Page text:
There was a recent analysis in the FT, finding that the big gap between US sentiment and the economy wasn’t there for other countries. Those countries had a really hard time with the pandemic, too. Which makes me think it has something to do with processing the pandemic and lockdowns in a highly charged political environment during an election year.

Unhedged: You’ve called for banning the Phillips curve, the economic model positing a trade-off between inflation and unemployment. Now that we have a bit more hindsight, what’s your retrospective on the Phillips curve in this cycle? And if we ban the Phillips curve, what replaces it? 

Sahm: This fundamentally goes back to a view about how much of inflation is demand versus supply. If you think it’s demand-driven inflation, you can fight that with the Fed’s tools. But how do you know how much monetary tightening to do, how much unemployment you need to get inflation down? So then you march off to the Phillips curve. There are more sophisticated versions of the Phillips curve that incorporate supply shocks. No one brought those out. The versions of the Phillips curve that were brought out in policymaking circles went back to the 1950s or 1960s — essentially just inflation versus unemployment. 

The Phillips curve was used by the same people denouncing the American Rescue Plan to make statements like, “We need five years of 6 per cent unemployment.” But it goes back to why did inflation spike, demand or supply? It’s clear now who was right: it was largely supply. It was completely valid to argue in 2021 that when inflation took off, it was demand. The American Rescue Plan was big, it came after two very big fiscal relief packages and the Fed had been adamant about not raising rates. But the fact this year that inflation has notably come down and unemployment has stayed low only happens if it was mostly supply-driven.

In terms of what other model to use, backing off from the Phillips curve would have been a good idea. And then the thing that economists need to think harder about is how we think about supply shocks. Most of the effort in macroeconomic research goes into thinking about demand disruptions. The [industry gold standard] New Keynesian dynamic stochastic general equilibrium model has wedged into it a Phillips curve that can do supply shocks. But we don’t really know how to calibrate [these sorts of models].

A lot of this is art, not science. The academic stuff looks like science, but what actually is useful in the real world is much more judgment-based. But you ought to have tools that at least don’t do damage. The Phillips curve has done damage. 

Unhedged: There’s a lot of worry now about excessive debt and deficits. Olivier Blanchard is saying we need to get r minus g, the real interest rate paid on debt minus the growth rate, on a sustainable trajectory. What’s your perspective on debt sustainability? 

Sahm: First off, Olivier is adorable, what a great way to frame it. My view is that it’s completely misguided to have a discussion about the size of the federal debt. The entire conversation about r minus g, while maybe useful for macroeconomists to think about, ignores that it matters what we spend on. If we are on a path for higher productivity growth after the pandemic, the American Rescue Plan, the infrastructure act, the Chips act, the Inflation Reduction Act — they all get a piece of that pie.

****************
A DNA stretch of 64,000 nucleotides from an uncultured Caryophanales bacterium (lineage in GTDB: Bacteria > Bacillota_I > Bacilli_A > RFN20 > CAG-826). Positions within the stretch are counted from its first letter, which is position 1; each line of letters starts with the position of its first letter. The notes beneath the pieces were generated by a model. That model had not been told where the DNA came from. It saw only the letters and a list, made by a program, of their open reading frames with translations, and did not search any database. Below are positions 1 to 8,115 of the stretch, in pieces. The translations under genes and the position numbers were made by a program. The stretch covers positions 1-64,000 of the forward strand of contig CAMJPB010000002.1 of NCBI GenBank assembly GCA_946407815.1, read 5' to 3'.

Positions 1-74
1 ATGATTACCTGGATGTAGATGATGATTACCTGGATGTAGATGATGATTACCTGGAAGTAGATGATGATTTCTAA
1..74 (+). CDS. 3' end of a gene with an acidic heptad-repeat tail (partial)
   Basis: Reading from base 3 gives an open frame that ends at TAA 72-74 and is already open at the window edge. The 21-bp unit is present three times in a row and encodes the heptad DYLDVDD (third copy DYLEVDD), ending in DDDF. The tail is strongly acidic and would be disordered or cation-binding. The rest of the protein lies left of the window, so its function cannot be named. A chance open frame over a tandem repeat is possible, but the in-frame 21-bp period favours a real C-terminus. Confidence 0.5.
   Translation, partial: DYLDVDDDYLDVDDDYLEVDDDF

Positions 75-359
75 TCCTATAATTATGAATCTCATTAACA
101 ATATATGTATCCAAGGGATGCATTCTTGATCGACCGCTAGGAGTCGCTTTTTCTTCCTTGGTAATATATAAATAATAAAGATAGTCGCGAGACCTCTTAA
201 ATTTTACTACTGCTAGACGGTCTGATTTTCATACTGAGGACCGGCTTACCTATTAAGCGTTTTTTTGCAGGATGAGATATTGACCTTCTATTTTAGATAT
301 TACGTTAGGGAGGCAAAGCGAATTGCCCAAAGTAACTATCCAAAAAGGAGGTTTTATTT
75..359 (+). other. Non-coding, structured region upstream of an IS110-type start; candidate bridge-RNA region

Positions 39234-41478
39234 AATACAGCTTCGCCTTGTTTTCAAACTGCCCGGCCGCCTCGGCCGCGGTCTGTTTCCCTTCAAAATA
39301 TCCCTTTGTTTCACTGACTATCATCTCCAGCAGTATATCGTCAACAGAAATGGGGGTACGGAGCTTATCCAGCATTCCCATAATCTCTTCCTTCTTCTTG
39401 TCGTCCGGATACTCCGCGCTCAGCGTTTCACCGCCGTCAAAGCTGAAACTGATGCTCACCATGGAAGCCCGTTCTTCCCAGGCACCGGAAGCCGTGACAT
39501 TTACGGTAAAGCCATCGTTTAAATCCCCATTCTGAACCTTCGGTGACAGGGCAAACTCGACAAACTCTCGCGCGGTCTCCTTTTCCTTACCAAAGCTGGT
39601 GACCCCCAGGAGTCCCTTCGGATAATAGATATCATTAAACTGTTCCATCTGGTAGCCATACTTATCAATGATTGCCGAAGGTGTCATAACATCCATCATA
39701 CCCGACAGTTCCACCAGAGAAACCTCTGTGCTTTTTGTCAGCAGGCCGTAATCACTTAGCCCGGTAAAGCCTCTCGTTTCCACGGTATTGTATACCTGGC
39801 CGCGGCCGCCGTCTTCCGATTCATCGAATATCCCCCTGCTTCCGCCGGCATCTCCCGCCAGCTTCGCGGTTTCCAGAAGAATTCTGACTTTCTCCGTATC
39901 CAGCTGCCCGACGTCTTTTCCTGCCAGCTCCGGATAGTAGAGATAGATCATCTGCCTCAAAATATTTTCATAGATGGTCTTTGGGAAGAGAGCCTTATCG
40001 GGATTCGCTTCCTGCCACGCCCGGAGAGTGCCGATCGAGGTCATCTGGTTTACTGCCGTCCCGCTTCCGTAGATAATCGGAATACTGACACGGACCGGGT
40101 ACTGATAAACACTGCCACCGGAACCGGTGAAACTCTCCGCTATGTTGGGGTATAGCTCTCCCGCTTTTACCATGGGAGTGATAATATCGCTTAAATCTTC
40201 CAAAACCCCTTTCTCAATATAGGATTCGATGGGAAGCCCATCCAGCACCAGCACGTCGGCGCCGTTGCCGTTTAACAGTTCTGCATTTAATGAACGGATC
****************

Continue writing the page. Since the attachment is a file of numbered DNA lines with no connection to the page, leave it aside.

Unhedged: Folks like Olivier are worried that if long rates are now higher, there’s simply less capacity to spend money the right way, because more of the budget is going to be spent on interest payments.

Sahm: The way I’d frame it is that the stakes are higher and higher for doing spending in a responsible way. If the government is spending in a way that is targeted and effective, say, at raising productivity, that’s money well spent. I would never want to say that spending will “pay for itself”, because that claim has a very dubious history. And yet if you do it right, it does, at least to some extent. 

The other piece is getting into the weeds of what the federal debt is: social security and Medicare. If you do not do something to pull in those expenses, you’re done. That’s a very difficult, delicate conversation. The stakes are higher to spend money well. The stakes are very high to make those entitlement programs cost-effective and well-designed. You can almost cut the whole rest of the budget and you still would have questions about debt sustainability and higher interest rates.

I don’t know that Olivier would disagree with me that entitlement programmes need to be addressed. But as macroeconomists, we’re not setting up a framework that really pushes policymakers to think in those terms. We just say, “It’s too big!”

There is a corollary to [the damage done by macroeconomists relying on the Phillips curve model to analyse inflation] within the debt sustainability debate. The profession got burned, and rightly so, for Greece. The Reinhart-Rogoff argument [that debt-to-GDP ratios over 90 per cent hurt growth] ended up being very bad advice. Macroeconomists need to learn that big numbers aren’t enough. Policymakers need better guidance.

Unhedged: As the author of the Sahm rule, you’ve made the point over and over again that it’s not a rule of nature. Still, financial markets will always want a recession forecasting rule. This time, the inverted yield curve didn’t seem to work. Now the Sahm rule is getting attention. Would you suggest Wall Street use a different rule?

Sahm: No, I won’t give them that. The market is looking for something to predict a recession. The Sahm rule has never been that. It was meant to send out fiscal transfers [as automatic stabilisers]. The typical predictors, like the yield curve and sentiment, have not performed well. You have to go back to 1947 to find a time where we had two consecutive quarters of GDP decline outside of a recession. And we had that last year. Everything is haywire! Rely on the rules of thumb at your peril. Right now, everyone wants some kind of certainty or comfort or guidepost. You ain’t getting it.

One good read

Chris Giles on the size of China’s economy.